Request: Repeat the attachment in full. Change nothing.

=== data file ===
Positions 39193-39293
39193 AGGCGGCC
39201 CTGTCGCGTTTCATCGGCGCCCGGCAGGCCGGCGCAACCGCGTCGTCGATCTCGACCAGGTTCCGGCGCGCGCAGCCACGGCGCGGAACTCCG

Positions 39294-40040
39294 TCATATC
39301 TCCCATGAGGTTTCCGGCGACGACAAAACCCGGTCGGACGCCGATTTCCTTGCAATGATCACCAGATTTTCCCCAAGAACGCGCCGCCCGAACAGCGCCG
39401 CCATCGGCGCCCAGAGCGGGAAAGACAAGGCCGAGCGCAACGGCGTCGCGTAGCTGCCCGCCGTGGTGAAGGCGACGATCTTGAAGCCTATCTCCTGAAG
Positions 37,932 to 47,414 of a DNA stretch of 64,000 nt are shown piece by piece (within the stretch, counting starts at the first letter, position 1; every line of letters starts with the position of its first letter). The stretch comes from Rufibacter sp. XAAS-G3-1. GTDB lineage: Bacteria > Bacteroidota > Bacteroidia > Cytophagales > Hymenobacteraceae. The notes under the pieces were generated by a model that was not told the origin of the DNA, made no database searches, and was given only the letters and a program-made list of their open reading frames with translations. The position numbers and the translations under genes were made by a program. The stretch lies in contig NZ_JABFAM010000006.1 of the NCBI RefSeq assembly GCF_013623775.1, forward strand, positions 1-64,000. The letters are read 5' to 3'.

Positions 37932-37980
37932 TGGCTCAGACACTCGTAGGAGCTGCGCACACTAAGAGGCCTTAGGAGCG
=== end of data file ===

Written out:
Positions 39193-39293
39193 AGGCGGCC
39201 CTGTCGCGTTTCATCGGCGCCCGGCAGGCCGGCGCAACCGCGTCGTCGATCTCGACCAGGTTCCGGCGCGCGCAGCCACGGCGCGGAACTCCG

Positions 39294-40040
39294 TCATATC
39301 TCCCATGAGGTTTCCGGCGACGACAAAACCCGGTCGGACGCCGATTTCCTTGCAATGATCACCAGATTTTCCCCAAGAACGCGCCGCCCGAACAGCGCCG
39401 CCATCGGCGCCCAGAGCGGGAAAGACAAGGCCGAGCGCAACGGCGTCGCGTAGCTGCCCGCCGTGGTGAAGGCGACGATCTTGAAGCCTATCTCCTGAAG
Positions 37,932 to 47,414 of a DNA stretch of 64,000 nt are shown piece by piece (within the stretch, counting starts at the first letter, position 1; every line of letters starts with the position of its first letter). The stretch comes from Rufibacter sp. XAAS-G3-1. GTDB lineage: Bacteria > Bacteroidota > Bacteroidia > Cytophagales > Hymenobacteraceae. The notes under the pieces were generated by a model that was not told the origin of the DNA, made no database searches, and was given only the letters and a program-made list of their open reading frames with translations. The position numbers and the translations under genes were made by a program. The stretch lies in contig NZ_JABFAM010000006.1 of the NCBI RefSeq assembly GCF_013623775.1, forward strand, positions 1-64,000. The letters are read 5' to 3'.

Positions 37932-37980
37932 TGGCTCAGACACTCGTAGGAGCTGCGCACACTAAGAGGCCTTAGGAGCG